Review: The King and I

Simon Hale watches the Alexandra Theatre’s big Christmas production.

The Lincoln Center Theater’s production of The King and I has swept into Birmingham on the back of multiple Tony awards on Broadway and a sell-out run in the West End.

Gracing the city’s Alexandra Theatre for the holiday season, Midlanders will be thrilled by the brilliance of this Rodgers & Hammerstein musical revival directed by Bartlett Sher.

The show pulsates with passion and energy from the start of the opening scene as a boat steams into port with the I of our heroine Anna Leonowens, standing on the prow in a ravishing Victorian dress, looks out with a mix of excitement and nervousness.

For this young widowed governess, accompanied by her son, has arrived in Bangkok from Singapore to take up the post of governess to the children of the King of Siam.

The culture clash is immediate as this daughter of the British Empire is confronted by a society in which women are expected to prostrate themselves in subservience. Anna herself is exempted only after being granted honorary male status as a teacher.
Based on the the real Anna Leonowens of the 1860s, whose diary was turned into the novel Anna and the King of Siam by Margaret Landon from which the musical was created, this wonderful show is full of modern resonances.

Anxious of colonial expansion in the region, the King speaks about “building a wall” around his country. Giving more than a nod to the MeToo movement, he is astounded and intrigued by an independent woman from the West who dares to educate him.

Through its themes of East versus West and modernity versus tradition, Anna and the King play out a deft two-hander that inevitably leads to mutual respect and love.

Annalene Beechey and Jose Llana make a perfectly matched duo in the title roles, with their changing relationship explored in a fully believable way through their outstanding acting, singing and dancing skills.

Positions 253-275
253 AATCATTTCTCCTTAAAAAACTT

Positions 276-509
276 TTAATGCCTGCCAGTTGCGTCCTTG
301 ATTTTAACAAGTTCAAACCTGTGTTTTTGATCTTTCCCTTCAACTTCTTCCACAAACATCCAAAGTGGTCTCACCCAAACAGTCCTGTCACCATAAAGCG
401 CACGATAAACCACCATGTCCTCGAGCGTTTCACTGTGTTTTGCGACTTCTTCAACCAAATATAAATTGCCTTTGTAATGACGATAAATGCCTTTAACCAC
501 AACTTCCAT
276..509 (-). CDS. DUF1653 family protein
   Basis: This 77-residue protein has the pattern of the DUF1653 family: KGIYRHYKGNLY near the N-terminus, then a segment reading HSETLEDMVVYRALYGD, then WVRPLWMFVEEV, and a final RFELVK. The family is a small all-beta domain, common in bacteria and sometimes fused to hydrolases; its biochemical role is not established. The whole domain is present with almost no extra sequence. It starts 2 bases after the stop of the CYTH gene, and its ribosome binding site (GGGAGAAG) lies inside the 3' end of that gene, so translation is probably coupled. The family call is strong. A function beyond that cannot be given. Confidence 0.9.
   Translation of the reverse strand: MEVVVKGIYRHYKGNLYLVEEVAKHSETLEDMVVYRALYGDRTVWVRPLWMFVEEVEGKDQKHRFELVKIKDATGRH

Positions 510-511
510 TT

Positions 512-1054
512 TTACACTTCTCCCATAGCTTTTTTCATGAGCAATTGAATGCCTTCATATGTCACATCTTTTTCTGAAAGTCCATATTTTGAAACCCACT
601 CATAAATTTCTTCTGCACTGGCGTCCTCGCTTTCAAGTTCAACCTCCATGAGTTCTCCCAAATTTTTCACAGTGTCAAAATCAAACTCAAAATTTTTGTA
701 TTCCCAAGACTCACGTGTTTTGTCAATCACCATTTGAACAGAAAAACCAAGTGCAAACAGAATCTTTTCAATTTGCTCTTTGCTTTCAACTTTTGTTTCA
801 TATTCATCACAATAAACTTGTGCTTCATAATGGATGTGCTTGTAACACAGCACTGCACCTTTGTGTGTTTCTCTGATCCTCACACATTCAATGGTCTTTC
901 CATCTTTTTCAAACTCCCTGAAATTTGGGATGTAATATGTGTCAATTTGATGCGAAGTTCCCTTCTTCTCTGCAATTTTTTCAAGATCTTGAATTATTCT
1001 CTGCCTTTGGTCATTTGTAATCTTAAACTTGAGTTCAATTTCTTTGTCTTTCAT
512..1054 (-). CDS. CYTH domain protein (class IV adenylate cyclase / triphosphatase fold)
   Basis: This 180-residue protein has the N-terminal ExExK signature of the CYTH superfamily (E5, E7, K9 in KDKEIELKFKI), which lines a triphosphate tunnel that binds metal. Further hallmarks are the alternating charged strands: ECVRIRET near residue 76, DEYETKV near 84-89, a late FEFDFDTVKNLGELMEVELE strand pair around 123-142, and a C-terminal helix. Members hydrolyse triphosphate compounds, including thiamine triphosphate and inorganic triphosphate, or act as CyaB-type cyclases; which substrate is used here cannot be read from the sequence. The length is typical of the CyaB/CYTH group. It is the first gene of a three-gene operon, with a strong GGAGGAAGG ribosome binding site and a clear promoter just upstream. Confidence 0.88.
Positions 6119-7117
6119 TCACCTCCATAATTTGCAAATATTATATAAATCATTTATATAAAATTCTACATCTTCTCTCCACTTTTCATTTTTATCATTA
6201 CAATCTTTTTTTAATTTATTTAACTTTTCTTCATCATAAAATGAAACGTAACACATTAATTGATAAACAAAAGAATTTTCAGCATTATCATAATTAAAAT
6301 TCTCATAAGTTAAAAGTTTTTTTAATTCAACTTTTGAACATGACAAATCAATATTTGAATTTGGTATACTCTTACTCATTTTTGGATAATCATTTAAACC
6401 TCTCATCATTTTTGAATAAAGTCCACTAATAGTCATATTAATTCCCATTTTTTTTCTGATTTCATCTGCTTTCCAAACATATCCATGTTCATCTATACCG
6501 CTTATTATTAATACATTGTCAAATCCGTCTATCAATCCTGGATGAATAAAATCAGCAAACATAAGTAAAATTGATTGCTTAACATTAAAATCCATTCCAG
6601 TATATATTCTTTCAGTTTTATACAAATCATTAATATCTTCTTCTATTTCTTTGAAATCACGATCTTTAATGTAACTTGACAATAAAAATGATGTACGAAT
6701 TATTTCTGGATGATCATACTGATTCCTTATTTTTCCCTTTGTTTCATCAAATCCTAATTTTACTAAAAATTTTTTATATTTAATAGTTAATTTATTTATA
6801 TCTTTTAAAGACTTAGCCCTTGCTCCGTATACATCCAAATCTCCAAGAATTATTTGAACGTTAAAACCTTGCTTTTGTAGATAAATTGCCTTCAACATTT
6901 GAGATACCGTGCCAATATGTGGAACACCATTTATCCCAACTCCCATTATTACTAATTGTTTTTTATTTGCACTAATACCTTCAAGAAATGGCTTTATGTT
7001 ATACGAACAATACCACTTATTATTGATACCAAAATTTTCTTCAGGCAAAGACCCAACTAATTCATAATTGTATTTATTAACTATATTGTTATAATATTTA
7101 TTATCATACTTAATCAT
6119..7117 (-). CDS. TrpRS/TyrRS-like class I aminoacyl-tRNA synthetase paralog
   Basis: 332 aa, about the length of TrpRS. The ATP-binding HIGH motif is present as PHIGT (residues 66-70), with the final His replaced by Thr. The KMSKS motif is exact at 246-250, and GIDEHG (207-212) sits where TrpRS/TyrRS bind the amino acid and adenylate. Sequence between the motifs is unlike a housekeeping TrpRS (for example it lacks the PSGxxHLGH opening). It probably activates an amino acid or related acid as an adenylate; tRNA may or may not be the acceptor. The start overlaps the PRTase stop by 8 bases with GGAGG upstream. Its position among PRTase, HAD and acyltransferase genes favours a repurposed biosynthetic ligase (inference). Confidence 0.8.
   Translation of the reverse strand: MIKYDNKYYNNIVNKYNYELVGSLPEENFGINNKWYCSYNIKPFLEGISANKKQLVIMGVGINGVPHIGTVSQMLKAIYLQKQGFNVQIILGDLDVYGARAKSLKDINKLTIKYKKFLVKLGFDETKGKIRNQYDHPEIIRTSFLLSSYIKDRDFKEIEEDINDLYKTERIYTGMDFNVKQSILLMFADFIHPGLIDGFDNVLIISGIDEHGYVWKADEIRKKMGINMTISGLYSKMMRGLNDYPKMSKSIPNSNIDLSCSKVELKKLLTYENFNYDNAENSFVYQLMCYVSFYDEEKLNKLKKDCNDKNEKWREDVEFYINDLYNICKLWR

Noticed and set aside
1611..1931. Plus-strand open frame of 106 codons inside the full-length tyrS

Indeed, Beechey is sensational as the self-willed woman whose humour and humanity takes you from laughter to tears, especially in her renditions of those perennial musical favourites I Whistle a Happy Tune, Hello Young Lovers and Shall We Dance?

There is also tremendous support from an Asian ethnic supporting cast, not least from Cezarah Bonner as Lady Thiang, the King’s head wife, and Paulina Yeung as Tuptim, a gift to the King from the King of Burma and her lover Lin Tha, played by Ethan Le Phong.

A clutch of charming children, most of whom are making their professional debut in acting role, and a fabulous 15-minute Asian ballet scene after the interval, help raise this show to the heights of family entertainment.

The costumes and sets are also gloriously colourful and exotic, and the memorable score is played with real flair and verve by a live orchestra. No wonder the opening night performance brought a standing ovation and a roar of approval at the curtain call.

The King and I is in performance at the Alexandra Theatre, Birmingham until Saturday 4th January 2020 (Tickets or 0844 871 3011)